I Used To Read Books: Then radio, cable television, a family and the internet started getting in the way. Now, the only books I make time to read are rock & roll autobiographies and it doesn’t happen very often. I don’t even average one a year. I’m not proud of this. I miss reading. When I was in high school my sister gave me a collection of paperbacks that had a big influence on me. If you ever wonder where my sarcastic sensor of humor came from, read a Kurt Vonnegut book. One of the early ones. Sirens of Titan, Slaughterhouse 5, Cat’s Cradle, God Bless You Mr. Rosewater or a later work called Dead Eye Dick. I also recommend the collection of short stories called Welcome To The Monkey House. He was also influential in other ways. I named my cat Eliot after Mr Rosewater (not T.S. Elliott, but that worked out nicely). Vonnegut was to novels what Larry Lujack was to DJ’s in the early 1970’s and you can blame the way I turned out on them. Because things naturally occur in three’s, I am also compelled to mention Jim Bouton, another author who wrote probably the single most influential book I ever read—Ball Four. Again, it drips with sarcastic humor. But this was an autobiography/diary of his 1969 season playing for the Seattle Pilots, who would soon become the Milwaukee Brewers. Bouton was black balled for lifting the curtain on pro sports and taking impressionable teenagers like me behind the scenes and showing me what really went on in the dugout, bull pen, team bus, hotel roof and back home at the kitchen table at a time when many major league baseball players still had off season jobs and the writers who covered them kept quiet about their PG-13 escapades and most of the realities of being a professional athlete. As a sports junkie who had previously been reading the sanitized sports biographies of the day, I found Ball Four to be an eye opening watershed moment. Ball Four literally (get it?) changed the landscape of sports biographies. Even Bouton gives credit for the idea for his book to a similar kind of MLB diary (though much more tame) written by Jim Brosnan, while pitching in 1959 for the Cardinals, called The Long Season. I later read (and enjoyed) it, but would only recommend it after you’ve read a Vonnegut book two. Click here for a quick rundown on each of his novels, ranked by a critic.




Bet You Didn’t See This One Coming: Remember Cub Hall of Famer Andre Dawson? Guess what The Hawk is doing now….  Wrong. Click here for the correct answer.



Where Did All The People Go? I’ve spent my entire adult life living on the edge of small town America. In fact, I have almost always been surrounded by farmland, because even my boyhood home back in Suburban Chicago was across the street from a cornfield. We were on the edge of the suburbs, with open fields between towns…fields that are all filled in now. I played on the fringes of that cornfield  as a kid. As cornfields go, it was small. It was surrounded on 3 sides by houses and by the time I was in college it was replaced by houses. To be honest, I have no idea where the farmer lived and I never actually saw any farming talk place. Regardless, I went to college in a small town in rural, Southern Illinois. Then it was 7 years in the Quad Cities– the “Farm Implement Capital of the World” (because of all the manufacturing plants). The QC’s were surrounded on every side by cornfields (and were maybe 90 minutes from the “Field of Dreams”). Eastern Iowa/Western Illinois is farm country. Just like any place in Nebraska except Lincoln or Omaha. Wherever I lived, there were occasional forays into actual farm country, and I always loved the sights along the way. My work has occasionally taken me into (and more often through) many truly small towns and I am proud that my voice has become a small part of the lives of some of the people living in many of those small towns. Which is why I was fascinated by a recent on line article called “Rural Kansas is dying. I drove 1,800 miles to find out why”. It’s written by a Kansas native and much of it could have been written about rural Nebraska, Iowa or Illinois. Anyone living within the sound of my voice…should read this article…even if you are live nowhere near a farm.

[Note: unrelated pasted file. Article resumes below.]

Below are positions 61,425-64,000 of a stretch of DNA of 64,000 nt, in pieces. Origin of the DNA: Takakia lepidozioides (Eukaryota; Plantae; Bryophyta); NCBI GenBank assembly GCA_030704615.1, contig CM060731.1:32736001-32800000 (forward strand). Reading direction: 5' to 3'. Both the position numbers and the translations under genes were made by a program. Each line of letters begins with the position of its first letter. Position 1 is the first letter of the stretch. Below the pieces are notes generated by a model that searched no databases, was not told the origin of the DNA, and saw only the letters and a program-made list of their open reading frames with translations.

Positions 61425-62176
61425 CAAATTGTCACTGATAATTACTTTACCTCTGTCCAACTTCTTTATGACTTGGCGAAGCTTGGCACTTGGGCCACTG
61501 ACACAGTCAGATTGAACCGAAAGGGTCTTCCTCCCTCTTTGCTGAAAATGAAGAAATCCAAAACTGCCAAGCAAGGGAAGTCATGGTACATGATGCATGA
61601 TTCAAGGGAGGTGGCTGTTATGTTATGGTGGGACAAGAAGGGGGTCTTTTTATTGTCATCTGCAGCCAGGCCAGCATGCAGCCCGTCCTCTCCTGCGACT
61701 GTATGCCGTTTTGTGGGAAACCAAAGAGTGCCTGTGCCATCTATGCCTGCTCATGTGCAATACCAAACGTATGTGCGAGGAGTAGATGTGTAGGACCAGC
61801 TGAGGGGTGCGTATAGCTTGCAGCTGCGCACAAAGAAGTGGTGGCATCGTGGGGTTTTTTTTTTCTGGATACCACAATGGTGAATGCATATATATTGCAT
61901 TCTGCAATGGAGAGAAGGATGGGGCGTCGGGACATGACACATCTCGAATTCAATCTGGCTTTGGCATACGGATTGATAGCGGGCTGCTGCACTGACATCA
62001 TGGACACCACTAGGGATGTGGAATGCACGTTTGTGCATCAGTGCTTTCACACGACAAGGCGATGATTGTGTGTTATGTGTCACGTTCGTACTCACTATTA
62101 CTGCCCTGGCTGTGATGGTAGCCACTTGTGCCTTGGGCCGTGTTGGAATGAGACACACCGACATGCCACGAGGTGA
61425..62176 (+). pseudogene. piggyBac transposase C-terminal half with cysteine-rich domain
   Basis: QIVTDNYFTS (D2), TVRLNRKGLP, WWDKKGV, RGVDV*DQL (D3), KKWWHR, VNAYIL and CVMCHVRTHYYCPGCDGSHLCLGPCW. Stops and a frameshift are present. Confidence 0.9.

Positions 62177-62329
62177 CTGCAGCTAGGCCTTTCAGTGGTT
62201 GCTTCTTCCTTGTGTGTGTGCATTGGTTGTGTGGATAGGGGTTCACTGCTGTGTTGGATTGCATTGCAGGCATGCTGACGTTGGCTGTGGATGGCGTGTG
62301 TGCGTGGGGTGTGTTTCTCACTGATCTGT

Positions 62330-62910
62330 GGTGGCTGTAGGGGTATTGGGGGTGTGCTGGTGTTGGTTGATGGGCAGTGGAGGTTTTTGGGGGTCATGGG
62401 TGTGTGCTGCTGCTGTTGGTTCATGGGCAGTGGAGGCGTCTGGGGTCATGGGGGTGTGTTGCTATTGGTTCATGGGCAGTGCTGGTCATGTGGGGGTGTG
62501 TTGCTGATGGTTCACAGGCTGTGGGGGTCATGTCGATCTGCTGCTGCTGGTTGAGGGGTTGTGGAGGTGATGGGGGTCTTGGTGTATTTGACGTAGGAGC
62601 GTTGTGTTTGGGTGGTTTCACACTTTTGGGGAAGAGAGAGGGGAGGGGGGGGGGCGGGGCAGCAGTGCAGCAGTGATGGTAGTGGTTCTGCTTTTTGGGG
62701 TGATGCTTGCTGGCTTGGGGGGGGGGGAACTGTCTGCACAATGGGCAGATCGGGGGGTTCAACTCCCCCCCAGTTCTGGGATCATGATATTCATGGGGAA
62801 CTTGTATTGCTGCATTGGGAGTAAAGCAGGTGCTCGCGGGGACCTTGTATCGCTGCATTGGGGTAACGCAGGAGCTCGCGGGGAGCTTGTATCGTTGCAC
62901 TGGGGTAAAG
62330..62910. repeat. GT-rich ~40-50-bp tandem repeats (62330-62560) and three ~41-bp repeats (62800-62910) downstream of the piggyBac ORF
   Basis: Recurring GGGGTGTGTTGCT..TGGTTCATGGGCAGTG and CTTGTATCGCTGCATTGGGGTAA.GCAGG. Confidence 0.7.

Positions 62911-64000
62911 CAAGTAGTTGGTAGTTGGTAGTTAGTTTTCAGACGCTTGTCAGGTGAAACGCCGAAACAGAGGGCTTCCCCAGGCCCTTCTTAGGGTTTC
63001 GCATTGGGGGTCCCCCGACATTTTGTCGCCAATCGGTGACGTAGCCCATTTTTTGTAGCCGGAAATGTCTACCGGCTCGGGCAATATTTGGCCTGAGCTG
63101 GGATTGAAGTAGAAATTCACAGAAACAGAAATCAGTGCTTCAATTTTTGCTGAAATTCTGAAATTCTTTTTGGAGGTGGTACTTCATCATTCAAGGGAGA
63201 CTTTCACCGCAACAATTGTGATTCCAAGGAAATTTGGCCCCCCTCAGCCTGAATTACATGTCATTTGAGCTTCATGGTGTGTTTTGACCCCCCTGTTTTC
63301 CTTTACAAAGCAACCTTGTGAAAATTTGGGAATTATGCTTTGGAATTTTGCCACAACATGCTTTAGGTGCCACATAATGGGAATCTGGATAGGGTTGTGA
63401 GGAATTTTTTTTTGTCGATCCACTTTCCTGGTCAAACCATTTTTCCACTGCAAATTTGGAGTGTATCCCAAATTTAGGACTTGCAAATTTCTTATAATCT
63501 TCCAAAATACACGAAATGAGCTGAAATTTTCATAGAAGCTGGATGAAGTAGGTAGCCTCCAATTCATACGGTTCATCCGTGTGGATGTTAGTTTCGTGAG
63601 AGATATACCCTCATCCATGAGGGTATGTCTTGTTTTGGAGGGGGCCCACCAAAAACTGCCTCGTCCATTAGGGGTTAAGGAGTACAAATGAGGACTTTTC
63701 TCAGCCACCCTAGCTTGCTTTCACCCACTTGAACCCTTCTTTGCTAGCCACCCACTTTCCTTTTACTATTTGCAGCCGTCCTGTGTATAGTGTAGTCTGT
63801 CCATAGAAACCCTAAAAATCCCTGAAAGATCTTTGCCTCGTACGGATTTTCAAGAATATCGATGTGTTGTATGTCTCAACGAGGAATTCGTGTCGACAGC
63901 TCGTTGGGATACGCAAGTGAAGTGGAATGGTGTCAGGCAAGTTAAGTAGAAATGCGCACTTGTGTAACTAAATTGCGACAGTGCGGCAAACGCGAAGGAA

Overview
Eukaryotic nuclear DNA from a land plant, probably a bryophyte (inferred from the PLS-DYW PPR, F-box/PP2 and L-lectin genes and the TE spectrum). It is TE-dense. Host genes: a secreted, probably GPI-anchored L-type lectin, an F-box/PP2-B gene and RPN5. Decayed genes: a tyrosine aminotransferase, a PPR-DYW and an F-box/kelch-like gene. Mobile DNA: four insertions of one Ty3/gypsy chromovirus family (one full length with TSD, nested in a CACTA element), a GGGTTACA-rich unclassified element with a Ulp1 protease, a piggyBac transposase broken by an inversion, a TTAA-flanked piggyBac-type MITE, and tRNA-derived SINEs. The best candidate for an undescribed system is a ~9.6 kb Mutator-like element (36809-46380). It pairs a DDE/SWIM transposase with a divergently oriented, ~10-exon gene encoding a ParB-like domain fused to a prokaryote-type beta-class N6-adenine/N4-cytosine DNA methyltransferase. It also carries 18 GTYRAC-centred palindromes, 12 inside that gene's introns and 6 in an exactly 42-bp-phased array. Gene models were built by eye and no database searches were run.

Stepping Into The Wayback  Machine: It’s not like I crossed something off my bucket list, but Saturday was a very memorable Rockin’ Road Show. I can now say I have stepped foot inside what used to be the Goodyear plant and had a look around. It’s not as hip or trendy as Pinnacle Bank Arena or Tony & Luigi’s or the Tastee In & Out, but it’s as iconic as any other Lincoln landmark and unlike 2 of those other 3, it’s still around, albeit under a different name. After several years under the Veyance name the plant was bought roughly 3 years ago by Continental and they still make belts of all kinds under the name ContiTech. They also seem to be making a bigger financial commitment to the place. We were there to help promote immediate openings created by recent and anticipated retirements. Good pay, good benefits, and a piece of history! Speaking of history, I had no idea until Saturday that before Goodyear bought the plant in 1940, it had been used by the Arrow Aircraft company to build planes. Small planes. Current plant manager Courtney is one of those legacy hires whose grandfather and great uncle worked at the plant (if I recall correctly). And my tour guide Mike has been there close to 30 years. Thanks also to Eric, Teresa and Michael for their hospitality and letting me have a peak into Lincoln/Havelock’s past. The cookies were also awesome. That’s me, Courtney, Mike and Eagle sales guy, Tim Bob.